Sunday, January 22, 2012

A Fundamental and Profound Shift in Assistive Technology

As odd as this may sound, we are on the verge of a technological revolution, but not in the way that some might think. We are reaching a point in education where, for the first time, technology is becoming capable of allowing our students to diminish or completely negate various disabilities and disadvantages they bring with them to school. The only real question is: are our schools smart enough to realize this?

Technology has long been hailed as the answer to many of the needs we face day to day in our classrooms with students who have disabilities ranging from Dyslexia, Dysgraphia, to more severe conditions such as Autism and Cerebral palsy. These students can benefit from a myriad of devices available on the market to assist them with tasks that they would normally not be able to engage in. The problem is, of course, that these technologies are incredibly expensive and often have a high learning curve but are the only devices recognized by many state agencies and school districts as viable options for these students.

 ALL OF THAT HAS CHANGED, but the problem is that no one has even realized it yet. Technology has just made a fundamental shift that will allow it, for the first time, to provide more effective, efficient, and affordable Assistive Technology.

This shift is so fundamental and so profound that I feel the company that has brought you theses changes doesn't even yet fully realize the impact it's technology can have on students who, with it's use, can do things they've never dreamed possible.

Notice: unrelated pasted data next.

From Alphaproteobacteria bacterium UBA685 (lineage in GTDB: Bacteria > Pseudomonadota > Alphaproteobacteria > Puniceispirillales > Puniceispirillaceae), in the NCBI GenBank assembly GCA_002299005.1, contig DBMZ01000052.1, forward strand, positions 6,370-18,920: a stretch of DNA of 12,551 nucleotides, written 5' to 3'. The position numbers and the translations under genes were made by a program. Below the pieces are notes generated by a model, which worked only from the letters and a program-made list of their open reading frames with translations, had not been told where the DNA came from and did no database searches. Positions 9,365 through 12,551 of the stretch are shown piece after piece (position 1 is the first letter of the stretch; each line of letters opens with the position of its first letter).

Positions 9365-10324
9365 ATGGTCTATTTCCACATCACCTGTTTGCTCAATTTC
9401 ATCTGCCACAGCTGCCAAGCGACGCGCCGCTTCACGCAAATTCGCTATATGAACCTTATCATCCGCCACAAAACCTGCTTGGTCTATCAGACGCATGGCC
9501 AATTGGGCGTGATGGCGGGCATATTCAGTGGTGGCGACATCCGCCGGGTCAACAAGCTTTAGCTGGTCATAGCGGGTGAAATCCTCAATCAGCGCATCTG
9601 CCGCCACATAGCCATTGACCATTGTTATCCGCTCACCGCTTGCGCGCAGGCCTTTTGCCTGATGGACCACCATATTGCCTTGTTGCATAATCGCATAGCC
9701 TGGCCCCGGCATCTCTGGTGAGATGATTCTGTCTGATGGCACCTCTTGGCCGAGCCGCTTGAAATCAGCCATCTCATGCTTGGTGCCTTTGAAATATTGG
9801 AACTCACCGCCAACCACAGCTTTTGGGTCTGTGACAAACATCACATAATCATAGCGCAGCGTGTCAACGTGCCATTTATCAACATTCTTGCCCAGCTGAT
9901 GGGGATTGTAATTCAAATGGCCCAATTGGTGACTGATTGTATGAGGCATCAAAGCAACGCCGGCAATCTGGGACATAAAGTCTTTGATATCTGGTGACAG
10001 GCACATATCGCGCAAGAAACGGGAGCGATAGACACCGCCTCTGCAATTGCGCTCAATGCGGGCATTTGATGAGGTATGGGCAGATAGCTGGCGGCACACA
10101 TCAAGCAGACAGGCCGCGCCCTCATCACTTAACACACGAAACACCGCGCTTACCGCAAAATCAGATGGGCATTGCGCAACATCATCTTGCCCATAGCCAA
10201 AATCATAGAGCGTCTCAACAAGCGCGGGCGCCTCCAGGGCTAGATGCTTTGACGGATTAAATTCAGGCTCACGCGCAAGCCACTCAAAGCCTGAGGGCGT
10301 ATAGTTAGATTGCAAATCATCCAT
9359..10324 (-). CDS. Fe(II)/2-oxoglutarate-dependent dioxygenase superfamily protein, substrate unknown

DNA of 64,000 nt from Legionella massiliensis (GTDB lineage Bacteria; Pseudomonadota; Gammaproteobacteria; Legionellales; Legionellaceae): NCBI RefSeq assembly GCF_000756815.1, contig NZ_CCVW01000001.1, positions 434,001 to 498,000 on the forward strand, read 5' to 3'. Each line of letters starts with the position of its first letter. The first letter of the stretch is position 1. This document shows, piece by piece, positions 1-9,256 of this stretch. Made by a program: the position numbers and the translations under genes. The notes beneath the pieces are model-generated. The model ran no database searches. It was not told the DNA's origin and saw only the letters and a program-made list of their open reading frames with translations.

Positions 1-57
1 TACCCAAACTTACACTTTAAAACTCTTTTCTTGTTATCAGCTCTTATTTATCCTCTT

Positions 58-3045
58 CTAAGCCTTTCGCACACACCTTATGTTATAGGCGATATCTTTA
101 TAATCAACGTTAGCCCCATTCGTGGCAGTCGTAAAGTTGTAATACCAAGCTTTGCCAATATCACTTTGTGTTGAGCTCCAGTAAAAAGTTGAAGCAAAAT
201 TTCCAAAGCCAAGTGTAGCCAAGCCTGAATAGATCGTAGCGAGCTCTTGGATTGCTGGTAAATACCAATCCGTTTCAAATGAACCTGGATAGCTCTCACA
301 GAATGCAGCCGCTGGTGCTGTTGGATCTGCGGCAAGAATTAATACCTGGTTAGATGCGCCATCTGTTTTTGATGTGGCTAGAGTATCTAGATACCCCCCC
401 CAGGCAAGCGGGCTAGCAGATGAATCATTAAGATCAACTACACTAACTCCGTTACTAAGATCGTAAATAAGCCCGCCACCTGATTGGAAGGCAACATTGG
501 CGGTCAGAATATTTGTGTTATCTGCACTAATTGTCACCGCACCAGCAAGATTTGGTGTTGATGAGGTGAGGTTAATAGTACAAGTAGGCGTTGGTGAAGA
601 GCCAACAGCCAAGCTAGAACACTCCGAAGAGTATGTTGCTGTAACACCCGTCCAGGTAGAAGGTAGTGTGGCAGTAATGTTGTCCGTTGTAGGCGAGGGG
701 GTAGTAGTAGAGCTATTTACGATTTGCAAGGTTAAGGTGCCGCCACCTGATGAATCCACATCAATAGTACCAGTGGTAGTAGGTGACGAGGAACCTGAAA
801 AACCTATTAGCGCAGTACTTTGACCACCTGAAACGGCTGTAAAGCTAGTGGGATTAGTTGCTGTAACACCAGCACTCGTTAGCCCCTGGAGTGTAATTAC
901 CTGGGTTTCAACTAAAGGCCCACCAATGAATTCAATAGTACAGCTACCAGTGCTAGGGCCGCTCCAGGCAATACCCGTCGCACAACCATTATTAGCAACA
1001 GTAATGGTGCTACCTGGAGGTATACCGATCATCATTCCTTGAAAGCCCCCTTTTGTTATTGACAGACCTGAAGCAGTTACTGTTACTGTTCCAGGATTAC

Many of you will chuckle when I say what device I'm referring to because so many have yet to grasp how and why it will change the course of human history when it comes to students with disabilities. Sounds too grand? Sounds ridiculous? Read on.

The device which I'm referring to as some of you may have guessed is Apple's iPad technology. And while a few of you have already rolled your eyes, consider the points I am going to make and the impact it will have on how things are taught and how kids access information and learning.

The first part of understanding this fundamental change is to understand the nature of the thing that is to be changed. It isn't necessary to understand the full nature of each disability and its underlying causes, it is enough to understand how the disability affects a child and that in most cases there is not a method for correcting the disability.

Take Dyslexia for example. A student with Dyslexia is unable to "see" letters in the appropriate order. The phonological and symbol processing areas of the brain become disconnected or don't work properly. This has the effect of making it difficult for children with Dyslexia to read. It was once thought that with enough repetition and enough practice these students would just learn to read on their own. We've since gained a better understanding of the condition and now know that students with Dyslexia never make the condition go away, they simply learn strategies to overcome them. This is the case with most disabilities. In the past, the best that Dyslexic kids could hope for is that they'd learn and master these strategies before they got too far behind in their education.